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Delusional Parasitosis

By James G. H. Dinulos, MD, Clinical Associate Professor of Surgery (Dermatology Section); Clinical Assistant Professor of Dermatology, Geisel School of Medicine at Dartmouth; University of Connecticut

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Patient Education

In delusional parasitosis, patients mistakenly believe that they are infested with parasites.

Patients have an unshakable belief that they are infested with insects, worms, mites, lice, or other organisms. They often provide vivid descriptions of how the organisms enter their skin and move around their bodies, and bring samples of hair, skin, and debris such as dried scabs, dust, and lint on slides or in containers (the matchbox sign) to prove that the infestation is real. The condition is considered a somatoform type of delusional disorder. Patients may have other psychiatric or physical disorders (eg, structural brain disorders, toxic psychosis).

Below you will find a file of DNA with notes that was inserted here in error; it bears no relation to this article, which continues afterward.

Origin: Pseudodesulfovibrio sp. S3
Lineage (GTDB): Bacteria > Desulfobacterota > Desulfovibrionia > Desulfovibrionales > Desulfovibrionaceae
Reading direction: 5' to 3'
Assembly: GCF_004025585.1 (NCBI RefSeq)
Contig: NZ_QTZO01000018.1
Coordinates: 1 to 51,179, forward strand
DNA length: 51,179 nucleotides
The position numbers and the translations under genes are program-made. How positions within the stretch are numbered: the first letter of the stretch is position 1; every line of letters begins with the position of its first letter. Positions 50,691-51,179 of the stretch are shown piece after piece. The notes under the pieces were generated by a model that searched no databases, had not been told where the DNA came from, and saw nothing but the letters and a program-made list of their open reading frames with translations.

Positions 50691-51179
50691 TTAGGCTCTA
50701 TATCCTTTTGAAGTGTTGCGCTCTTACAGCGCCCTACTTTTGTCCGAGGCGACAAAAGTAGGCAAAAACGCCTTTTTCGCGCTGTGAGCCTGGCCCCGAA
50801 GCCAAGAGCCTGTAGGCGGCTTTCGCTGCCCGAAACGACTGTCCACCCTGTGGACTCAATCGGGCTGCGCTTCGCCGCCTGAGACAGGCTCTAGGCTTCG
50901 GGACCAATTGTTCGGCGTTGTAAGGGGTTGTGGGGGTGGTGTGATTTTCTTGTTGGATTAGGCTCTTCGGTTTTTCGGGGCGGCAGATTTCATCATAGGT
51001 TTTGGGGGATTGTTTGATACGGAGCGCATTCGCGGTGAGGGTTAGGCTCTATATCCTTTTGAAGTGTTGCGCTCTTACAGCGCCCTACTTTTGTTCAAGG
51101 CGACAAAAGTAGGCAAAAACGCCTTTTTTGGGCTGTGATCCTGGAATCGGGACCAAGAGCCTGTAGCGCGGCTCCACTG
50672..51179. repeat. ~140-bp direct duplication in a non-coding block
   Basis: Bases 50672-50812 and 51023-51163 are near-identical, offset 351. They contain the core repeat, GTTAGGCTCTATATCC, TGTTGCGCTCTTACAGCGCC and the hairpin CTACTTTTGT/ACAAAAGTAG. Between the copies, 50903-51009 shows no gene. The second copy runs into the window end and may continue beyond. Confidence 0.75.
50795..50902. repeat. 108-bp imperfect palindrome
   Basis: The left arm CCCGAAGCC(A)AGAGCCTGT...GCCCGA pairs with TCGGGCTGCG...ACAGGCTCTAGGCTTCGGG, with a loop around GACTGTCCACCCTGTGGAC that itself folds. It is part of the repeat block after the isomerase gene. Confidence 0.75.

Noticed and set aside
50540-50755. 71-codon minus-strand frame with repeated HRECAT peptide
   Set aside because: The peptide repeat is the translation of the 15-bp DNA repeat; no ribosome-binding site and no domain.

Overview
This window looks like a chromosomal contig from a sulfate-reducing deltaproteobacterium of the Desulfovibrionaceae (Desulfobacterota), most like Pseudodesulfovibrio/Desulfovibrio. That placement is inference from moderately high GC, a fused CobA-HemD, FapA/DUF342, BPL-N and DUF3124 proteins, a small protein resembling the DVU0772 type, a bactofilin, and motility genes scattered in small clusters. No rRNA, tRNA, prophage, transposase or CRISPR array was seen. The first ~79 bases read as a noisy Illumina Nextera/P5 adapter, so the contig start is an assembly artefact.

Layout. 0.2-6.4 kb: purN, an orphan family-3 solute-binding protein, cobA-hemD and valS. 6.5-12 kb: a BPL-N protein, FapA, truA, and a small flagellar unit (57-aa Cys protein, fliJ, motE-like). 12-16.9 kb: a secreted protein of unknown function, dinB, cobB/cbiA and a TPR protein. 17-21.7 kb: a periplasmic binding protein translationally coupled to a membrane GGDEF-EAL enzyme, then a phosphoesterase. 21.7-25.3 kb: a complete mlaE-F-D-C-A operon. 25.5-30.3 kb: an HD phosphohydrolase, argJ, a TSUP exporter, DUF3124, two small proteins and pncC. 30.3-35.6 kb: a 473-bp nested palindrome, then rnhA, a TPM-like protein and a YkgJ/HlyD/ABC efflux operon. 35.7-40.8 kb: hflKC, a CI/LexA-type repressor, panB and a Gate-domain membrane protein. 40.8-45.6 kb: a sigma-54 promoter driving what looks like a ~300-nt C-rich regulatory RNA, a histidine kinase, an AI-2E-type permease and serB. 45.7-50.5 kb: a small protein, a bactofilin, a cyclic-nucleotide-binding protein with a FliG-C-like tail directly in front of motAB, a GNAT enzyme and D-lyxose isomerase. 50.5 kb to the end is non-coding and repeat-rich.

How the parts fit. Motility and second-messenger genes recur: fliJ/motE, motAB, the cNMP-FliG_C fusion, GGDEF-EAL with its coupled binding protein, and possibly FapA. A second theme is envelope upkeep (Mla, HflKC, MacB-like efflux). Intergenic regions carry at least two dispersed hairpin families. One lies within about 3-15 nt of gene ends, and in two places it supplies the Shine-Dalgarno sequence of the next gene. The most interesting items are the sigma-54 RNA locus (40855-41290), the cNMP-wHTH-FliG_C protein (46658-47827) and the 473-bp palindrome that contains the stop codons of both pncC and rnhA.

• Clinical evaluation

Diagnosis is suspected by history and clinical examination. Evaluation requires ruling out true infestations and other physiologic disease by physical examination and judicious testing, such as skin scrapings and other tests as clinically indicated.


  • Psychologic support and possibly antipsychotic drugs

It is important to establish an empathetic and supportive relationship with the patient. Although often rejected, the most effective treatment is with antipsychotic drugs (see Table: Conventional Antipsychotics). Typically, the patient seeks confirmation that the drug treats the infestation itself, and any suggestion that the treatment is for something else is met with resistance, rejection, or both. Thus, effective treatment often requires diplomacy and a delicate balance between offering proper treatment and respecting the patient’s right to know.